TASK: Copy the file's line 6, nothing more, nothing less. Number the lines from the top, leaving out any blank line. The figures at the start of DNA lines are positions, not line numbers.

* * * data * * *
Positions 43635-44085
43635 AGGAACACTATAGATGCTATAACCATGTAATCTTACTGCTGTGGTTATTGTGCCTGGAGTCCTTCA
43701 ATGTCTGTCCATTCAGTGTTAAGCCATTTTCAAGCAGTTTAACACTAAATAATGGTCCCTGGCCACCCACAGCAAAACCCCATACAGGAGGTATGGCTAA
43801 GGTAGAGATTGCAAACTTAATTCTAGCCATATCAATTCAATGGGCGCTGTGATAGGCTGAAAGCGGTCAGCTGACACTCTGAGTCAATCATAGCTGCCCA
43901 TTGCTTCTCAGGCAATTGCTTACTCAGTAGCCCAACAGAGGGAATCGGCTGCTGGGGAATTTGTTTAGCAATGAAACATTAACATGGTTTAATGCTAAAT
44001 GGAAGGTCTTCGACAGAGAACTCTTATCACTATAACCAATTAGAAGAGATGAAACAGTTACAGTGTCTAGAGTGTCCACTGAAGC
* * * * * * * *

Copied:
44001 GGAAGGTCTTCGACAGAGAACTCTTATCACTATAACCAATTAGAAGAGATGAAACAGTTACAGTGTCTAGAGTGTCCACTGAAGC